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Wednesday, 11 April

Mihkel Mutt, Tomas Venclova, Kristina Sabaliauskaitė and Sathnam Sanghera. Chaired by Peter Pomerantsev

Sinking Europe? European Narratives in Times of Change

Is Europe sinking, rising, or just changing? We discuss this with Mihkel Mutt, author of several highly-praised books on Estonia’s transition from a Soviet republic to part of the free world; Lithuanian Kristina Sabaliauskaitė, whose historical novels look at the changing state of Europe across the 17th and 18th centuries; Tomas Venclova, whose poetry has explored the issues of life under totalitarian rule; and writer Sathnam Sanghera whose work as a journalist and a writer engages with a changing Europe.

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Maarja Kangro and Avianti Armand. Chaired by Peggy Hughes

Poetry panel: Women whose names were erased

Throughout millennia, the names of women and the significant roles that have played, have often been expunged from the historical and mythological records—either that or their lives and deeds have been twisted to accord with a patriarchy-centrist point of view.  Indonesian poet Avianti Arman examines this phenomenon in her prize-winning collection of poetry, “Women Whose Names Were Erased.” In one poem she points out that before there was Eve there was another woman, who was created from dust at the same time as Adam and NOT later, from Adam’s rib, yet two now remains nameless. Estonia’s Maarja Kangro’s work gives voice to the forgotten and the lost; her poems are feats of empathy and imagination. In a joint-reading and discussion moderated by Peggy Hughes of the Writers’ Center Norwich, Avianti Armand explores this theme with her soulmate from half way around the world.

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LBF Author of the Day: Mihkel Mutt

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Rein Raud, Andrei Ivanov, Sergejs Timofejevs and Menna Elfyn. Chaired by Sasha Dugdale

Interpreting Cultures through Language: Russia, Europe and the West

Estonian-born Andrei Ivanov grew up in a Russian proletarian family, and his novels, though set in Estonia, are written in Russian and focus on Russian characters. He has won several high-profile awards and been shortlisted for the Russian Booker Prize twice. Estonian writer Rein Raud combines prolific literary activities with a successful academic career as a cultural theorist and philosopher. Sergejs Timofejevs is a member of the Latvian Russian poetry collective Orbita. Orbita not only creates multimedia poetic work but actively seeks to create dialogues between Russian and Latvian speaking authors. Menna Elfyn’s poetry has been published in bilingual English and Welsh editions. In conversation with Sasha Dugdale, join us for a discussion on the opportunities and limitations of writing in-and-out of different languages.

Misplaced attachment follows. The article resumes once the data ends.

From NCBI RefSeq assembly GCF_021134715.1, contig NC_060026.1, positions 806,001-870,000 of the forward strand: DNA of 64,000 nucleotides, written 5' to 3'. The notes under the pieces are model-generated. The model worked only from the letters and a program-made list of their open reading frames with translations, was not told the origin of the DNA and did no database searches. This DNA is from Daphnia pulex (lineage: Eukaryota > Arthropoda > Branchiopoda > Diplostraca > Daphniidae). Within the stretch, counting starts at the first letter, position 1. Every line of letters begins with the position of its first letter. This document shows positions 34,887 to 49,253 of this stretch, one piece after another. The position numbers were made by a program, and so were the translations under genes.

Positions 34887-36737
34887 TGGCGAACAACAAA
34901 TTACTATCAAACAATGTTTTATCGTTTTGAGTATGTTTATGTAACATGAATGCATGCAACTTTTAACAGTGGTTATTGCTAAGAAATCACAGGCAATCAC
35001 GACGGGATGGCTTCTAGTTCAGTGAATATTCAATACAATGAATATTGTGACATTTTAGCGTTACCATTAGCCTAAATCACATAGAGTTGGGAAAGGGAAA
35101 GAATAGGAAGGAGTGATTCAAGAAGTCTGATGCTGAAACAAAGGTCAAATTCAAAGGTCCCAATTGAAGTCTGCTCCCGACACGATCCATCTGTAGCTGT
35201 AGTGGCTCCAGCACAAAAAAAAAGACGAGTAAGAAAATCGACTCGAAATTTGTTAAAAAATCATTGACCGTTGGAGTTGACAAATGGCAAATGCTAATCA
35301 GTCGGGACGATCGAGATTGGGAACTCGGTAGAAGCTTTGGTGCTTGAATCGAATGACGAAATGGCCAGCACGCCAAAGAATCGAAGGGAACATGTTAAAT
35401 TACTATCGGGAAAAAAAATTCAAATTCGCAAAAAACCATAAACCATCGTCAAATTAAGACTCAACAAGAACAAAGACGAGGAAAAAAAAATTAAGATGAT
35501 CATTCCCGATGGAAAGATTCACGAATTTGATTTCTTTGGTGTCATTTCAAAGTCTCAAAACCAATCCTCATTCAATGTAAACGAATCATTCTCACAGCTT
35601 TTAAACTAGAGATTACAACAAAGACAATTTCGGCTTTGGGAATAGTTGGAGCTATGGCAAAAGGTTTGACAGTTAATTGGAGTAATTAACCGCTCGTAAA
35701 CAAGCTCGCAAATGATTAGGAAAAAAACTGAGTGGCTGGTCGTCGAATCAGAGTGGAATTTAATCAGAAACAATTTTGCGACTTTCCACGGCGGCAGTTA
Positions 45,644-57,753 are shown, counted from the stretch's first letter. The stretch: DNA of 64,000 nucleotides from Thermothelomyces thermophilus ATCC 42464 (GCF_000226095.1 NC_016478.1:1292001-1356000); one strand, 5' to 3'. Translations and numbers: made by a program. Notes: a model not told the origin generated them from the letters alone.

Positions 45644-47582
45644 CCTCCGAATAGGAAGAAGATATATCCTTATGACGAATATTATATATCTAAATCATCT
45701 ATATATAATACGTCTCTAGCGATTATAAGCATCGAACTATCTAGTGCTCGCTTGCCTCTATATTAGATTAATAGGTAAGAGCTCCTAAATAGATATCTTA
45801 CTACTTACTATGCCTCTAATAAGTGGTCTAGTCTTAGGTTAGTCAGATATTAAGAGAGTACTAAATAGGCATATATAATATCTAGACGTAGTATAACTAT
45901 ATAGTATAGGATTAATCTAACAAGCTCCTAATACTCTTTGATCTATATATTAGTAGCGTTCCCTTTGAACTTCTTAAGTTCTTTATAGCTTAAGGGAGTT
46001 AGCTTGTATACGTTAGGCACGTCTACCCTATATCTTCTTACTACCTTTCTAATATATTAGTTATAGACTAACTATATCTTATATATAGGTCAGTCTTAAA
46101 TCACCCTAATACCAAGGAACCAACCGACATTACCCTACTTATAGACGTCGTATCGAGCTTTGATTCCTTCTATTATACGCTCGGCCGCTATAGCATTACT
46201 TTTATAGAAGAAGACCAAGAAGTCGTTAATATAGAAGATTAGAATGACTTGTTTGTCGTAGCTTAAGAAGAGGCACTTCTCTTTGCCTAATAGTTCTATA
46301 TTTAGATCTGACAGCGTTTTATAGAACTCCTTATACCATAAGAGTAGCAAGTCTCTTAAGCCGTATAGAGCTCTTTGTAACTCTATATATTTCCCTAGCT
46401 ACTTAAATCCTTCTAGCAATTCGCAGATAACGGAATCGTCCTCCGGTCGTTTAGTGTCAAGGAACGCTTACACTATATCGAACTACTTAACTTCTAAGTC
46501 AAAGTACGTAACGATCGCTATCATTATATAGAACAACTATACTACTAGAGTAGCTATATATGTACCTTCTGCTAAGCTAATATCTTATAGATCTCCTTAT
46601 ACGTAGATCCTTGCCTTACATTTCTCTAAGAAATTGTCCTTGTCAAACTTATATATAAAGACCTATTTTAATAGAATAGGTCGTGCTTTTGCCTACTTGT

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Thursday, 12 April

Krista Kaer and Christopher MacLehose

Publishing Literature in Translation

Why have Estonian publishers in recent decades translated and published such a large selection of literature from the United Kingdom? What sort of an impact has translated literature had on Estonian culture? The founder of MacLehose Press, the publisher Christopher MacLehose talks to Krista Kaer, the editor-in-chief of Estonia’s largest publishing house Varrak and the powerhouse behind the HeadRead literature festival. Krista Kaer has translated from English into Estonian nearly 100 works of fiction, and has brought dozens of celebrated British and Irish authors to speak at the festival.

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Friday, 13 April

Maarja Kangro and Inga Ābele. Chaired by Donna Moore

Story Café: Stories from the Baltic States

It’s not often we get to experience writers from Lithuania, Latvia and Estonia, so we’re thrilled that, with support from the British Council, two writers from the Baltic States will be joining us to read from their work, talk about their own writing, and explore the position of women writers in their own countries. A not-to-be-missed Story Cafe Special.

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EstLitFest at Print Room at the Coronet

A weekend celebration of Estonian writing, EstLitFest brings together some of Estonia’s finest writers and familiar faces from the UK for a festival filled with words, food, drink, and live music.

EstLitFest is an extension of the London Book Fair to celebrate the centenary of Estonian Republic.

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Saturday, 14 April

EstLitFest at Print Room at the Coronet

A weekend celebration of Estonian writing, EstLitFest brings together some of Estonia’s finest writers and familiar faces from the UK for a festival filled with words, food, drink, and live music.

EstLitFest is an extension of the London Book Fair to celebrate the centenary of Estonian Republic.